Archive for the Andújar Category

Jaen Province – Andújar – Places to Eat and Swim

Posted in Andalusia, Andújar, Jaen Province, Spain with tags , , , , on December 4, 2015 by gannet39

I found it pretty hard to eat well here unfortunately. There are plenty of tapas bars selling good honest fare in the centre but all the (supposedly) better quality places seemed to be closed or out of town, either in the countryside around or off the motorway, so you’d really need a car to get to them.

I did find a couple of places that were okay though. You can find them on this Google map, along with several places I didn’t get to.

Cayetano (Intermediate B+), 10 Calle Corredera San Bartolomé

A bit of a trek from the hotel (about thirty minutes’ walk) but worth it for the huge salads they serve (B+). The one in the picture was a half portion believe it or not and it only cost €4.50.


The region is famous for its game dishes so I decided to try Carne de Monte which is deer meat slow cooked with oregano I think. I’m not usually a fan of venison but this was pretty tasty (B+).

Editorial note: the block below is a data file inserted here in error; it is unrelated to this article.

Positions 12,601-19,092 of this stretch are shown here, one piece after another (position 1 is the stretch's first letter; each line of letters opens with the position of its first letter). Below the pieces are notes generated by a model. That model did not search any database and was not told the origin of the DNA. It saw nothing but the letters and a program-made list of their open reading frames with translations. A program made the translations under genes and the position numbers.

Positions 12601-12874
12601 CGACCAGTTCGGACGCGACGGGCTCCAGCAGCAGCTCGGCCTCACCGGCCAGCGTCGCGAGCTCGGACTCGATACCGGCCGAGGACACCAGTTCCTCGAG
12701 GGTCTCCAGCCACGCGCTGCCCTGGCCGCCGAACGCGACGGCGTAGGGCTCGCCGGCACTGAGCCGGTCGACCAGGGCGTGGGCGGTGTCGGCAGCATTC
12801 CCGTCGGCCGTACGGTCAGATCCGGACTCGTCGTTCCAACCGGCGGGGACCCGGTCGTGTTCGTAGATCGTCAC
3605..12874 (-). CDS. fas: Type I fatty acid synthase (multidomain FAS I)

I came back one evening and had their intriguing Berenjenas con Salmorejo, deep fried slices of aubergine with the thick bread soup and diced ham on top, but sadly I wasn’t impressed (C). Perhaps the day time chef is better.


Los Naranjos (Intermediate B), 4 Calle Guadalupe (an alley off the west side of Plaza de la Constitucion)

‘The Orange Trees’ was recommended by one of the local teachers. It’s a plain and simple place that basically one large room with some tables outside in the alley. The waiters are super-efficient and the food is decent. I had Gambas al Ajillo (B) and a huge plate of codfish croquetas (B).


El Mercao (Intermediate B), Plaza de la Constitucion

A popular bar off the main square. I had a decent menu del dia here which included the famous Flamequin, involving deep fried ham and cheese (B).


I also went to La Columna, a cafe bar at 15 Calle Emperador Trajano, It was very busy with lots of locals but I don’t remember being impressed by the food (C) even if I don’t remember what I had. It was very cheap though.